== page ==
The femur is relatively large (although in these tiny dinosaurs, one femur is estimated to have a total length of 4.5 cm, whilst the other is even smaller with an estimated total length of just 3.7 cm), as such, this bone has a better chance of surviving the fossilisation process than most of the other bones in the dinosaur’s body.  Palaeontologists had thought that dinosaurs living at high latitudes were not permanent residents, they migrated into these areas during the period of extended daylight and subsequent copious plant growth, just like herds of caribou in the Arctic Circle do today.  However, the ornithopods, even as fully grown adults were relatively small animals, as such they were probably not capable of migrating vast distances.  Therefore, it is likely that at least some dinosaurs were permanent residents at very high southerly latitudes and as such they bred at these environments.

Palaeogeographic Map of Australia Around 100 Million Years Ago

Palaeogeographic map of South Pole (100 million years ago).

Palaeogeographic map of Australia at the Albian/Cenomanian boundary (circa 100 million years ago) showing the fossil localities discussed in this paper. (1) Lightning Ridge, Griman Creek Formation (Cenomanian); (2) Dinosaur Cove, Eumeralla Formation (Albian); (3) Flat Rocks, Wonthaggi Formation (Aptian).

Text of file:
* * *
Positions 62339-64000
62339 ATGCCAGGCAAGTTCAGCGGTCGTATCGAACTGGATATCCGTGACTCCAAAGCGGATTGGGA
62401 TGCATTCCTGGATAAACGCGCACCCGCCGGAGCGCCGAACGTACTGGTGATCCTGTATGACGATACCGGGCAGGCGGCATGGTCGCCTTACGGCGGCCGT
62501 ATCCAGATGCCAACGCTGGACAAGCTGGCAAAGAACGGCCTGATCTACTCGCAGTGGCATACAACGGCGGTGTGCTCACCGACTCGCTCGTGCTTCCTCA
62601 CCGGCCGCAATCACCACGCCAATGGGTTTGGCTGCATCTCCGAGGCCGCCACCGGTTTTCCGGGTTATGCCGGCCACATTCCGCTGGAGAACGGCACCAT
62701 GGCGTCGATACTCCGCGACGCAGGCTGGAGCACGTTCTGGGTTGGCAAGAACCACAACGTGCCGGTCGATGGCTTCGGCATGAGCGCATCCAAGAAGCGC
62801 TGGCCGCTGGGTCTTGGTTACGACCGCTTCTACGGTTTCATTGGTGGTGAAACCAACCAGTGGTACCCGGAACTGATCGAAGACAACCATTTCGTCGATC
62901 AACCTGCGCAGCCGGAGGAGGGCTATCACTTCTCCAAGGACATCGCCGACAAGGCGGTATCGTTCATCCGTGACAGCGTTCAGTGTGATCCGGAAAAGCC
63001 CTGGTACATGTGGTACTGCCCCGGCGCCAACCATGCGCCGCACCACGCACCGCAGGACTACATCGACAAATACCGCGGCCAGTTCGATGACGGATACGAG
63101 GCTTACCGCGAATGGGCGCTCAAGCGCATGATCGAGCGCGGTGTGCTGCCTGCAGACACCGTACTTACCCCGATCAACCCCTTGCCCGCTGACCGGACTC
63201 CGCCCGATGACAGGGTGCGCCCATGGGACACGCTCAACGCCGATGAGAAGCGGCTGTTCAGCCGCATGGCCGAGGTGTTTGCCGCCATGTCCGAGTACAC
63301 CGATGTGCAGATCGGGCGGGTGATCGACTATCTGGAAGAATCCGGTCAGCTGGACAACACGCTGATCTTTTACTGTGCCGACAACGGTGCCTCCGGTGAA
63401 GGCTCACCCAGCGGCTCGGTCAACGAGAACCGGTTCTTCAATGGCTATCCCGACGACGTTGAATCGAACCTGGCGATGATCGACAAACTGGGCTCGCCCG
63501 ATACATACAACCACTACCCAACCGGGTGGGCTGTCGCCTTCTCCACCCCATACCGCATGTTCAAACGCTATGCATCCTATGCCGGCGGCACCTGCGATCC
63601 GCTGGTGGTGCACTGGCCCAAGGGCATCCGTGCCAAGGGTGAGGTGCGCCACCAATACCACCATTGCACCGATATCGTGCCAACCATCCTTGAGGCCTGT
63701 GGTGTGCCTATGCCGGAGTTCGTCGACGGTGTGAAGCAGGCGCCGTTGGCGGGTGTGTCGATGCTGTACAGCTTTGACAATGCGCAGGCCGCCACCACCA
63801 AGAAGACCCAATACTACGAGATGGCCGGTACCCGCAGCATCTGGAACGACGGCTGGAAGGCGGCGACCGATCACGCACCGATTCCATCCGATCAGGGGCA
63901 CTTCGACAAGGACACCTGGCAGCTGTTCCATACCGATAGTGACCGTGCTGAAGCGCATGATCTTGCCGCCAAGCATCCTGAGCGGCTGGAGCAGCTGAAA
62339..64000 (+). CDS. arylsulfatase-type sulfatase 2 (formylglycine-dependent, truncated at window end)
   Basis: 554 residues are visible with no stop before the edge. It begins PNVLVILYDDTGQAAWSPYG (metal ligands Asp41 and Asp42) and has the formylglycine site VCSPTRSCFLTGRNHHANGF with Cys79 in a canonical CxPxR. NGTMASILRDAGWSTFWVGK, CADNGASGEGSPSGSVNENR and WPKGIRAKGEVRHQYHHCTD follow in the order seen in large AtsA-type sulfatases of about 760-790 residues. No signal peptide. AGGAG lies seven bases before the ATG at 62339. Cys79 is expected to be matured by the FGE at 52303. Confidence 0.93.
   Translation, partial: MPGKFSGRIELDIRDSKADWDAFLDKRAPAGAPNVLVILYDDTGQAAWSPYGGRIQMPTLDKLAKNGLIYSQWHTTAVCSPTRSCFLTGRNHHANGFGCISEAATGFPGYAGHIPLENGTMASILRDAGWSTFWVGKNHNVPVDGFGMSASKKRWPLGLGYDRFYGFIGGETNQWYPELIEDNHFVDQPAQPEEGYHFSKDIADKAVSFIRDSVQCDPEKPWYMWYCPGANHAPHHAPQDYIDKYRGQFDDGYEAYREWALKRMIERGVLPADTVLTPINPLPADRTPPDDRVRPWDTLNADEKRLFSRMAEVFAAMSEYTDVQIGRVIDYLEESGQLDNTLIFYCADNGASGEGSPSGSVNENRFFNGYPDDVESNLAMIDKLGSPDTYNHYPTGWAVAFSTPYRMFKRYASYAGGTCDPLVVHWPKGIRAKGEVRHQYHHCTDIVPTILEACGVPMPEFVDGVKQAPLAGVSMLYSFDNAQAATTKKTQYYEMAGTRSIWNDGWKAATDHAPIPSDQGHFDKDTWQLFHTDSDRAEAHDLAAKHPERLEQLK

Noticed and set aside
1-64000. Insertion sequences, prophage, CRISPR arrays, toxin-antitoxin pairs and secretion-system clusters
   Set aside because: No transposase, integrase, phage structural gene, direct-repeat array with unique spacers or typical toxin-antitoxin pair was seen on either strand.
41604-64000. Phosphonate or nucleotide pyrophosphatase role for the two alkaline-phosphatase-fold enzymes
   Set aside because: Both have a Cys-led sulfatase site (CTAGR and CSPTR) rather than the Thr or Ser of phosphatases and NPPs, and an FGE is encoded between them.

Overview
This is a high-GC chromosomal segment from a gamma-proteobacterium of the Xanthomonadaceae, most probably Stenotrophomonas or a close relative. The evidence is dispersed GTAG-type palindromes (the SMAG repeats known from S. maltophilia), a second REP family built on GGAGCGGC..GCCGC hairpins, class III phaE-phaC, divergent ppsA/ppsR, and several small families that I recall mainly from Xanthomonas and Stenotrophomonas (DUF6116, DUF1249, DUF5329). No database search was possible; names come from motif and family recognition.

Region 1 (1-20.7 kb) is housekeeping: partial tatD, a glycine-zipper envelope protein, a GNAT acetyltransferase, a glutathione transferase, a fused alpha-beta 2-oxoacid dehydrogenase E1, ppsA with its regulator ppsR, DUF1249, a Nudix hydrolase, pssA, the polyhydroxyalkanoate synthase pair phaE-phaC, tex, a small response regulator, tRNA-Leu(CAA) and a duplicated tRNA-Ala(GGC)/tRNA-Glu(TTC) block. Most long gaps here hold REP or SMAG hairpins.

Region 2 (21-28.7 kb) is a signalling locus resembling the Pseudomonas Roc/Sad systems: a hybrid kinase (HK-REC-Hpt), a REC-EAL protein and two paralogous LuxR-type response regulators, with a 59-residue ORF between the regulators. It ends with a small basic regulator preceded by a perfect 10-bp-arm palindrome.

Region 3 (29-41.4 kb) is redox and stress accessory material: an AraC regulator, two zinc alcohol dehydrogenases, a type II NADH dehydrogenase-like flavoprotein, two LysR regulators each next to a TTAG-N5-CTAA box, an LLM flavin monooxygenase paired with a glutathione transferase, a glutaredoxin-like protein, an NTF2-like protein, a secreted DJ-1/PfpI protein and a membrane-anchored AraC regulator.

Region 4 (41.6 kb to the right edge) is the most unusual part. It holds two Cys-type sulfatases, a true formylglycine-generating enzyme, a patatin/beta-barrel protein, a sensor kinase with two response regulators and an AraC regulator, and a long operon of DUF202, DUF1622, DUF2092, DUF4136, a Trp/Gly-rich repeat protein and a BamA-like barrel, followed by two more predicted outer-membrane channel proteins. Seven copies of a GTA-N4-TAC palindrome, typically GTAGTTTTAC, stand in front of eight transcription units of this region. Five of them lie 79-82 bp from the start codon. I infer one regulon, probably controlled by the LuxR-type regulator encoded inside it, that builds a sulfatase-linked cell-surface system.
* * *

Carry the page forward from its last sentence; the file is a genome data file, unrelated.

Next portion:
Picture Credit: Scientific Reports

The image (above) shows the approximate landmass associated with the polar regions around 100 million years ago.  The tiny fossilised thigh bones come from (1) the Lightning Ridge location.  In order to determine the age of these dinosaurs, they were compared with bones representing neonatal and slightly older animals found at locations (2) and (3).

The researchers conclude that these fossils support they hypothesis that some dinosaurs at least were permanent residents in the very southernmost portion of Gondwana.

The scientific paper: “High-latitude neonate and perinate ornithopods from the mid-Cretaceous of south-eastern Australia” by Justin L. Kitchener, Nicolás E. Campione, Elizabeth T. Smith and Phil R. Bell published in Scientific Reports.

22 12, 2019

Dinosaurs from the “End of the World”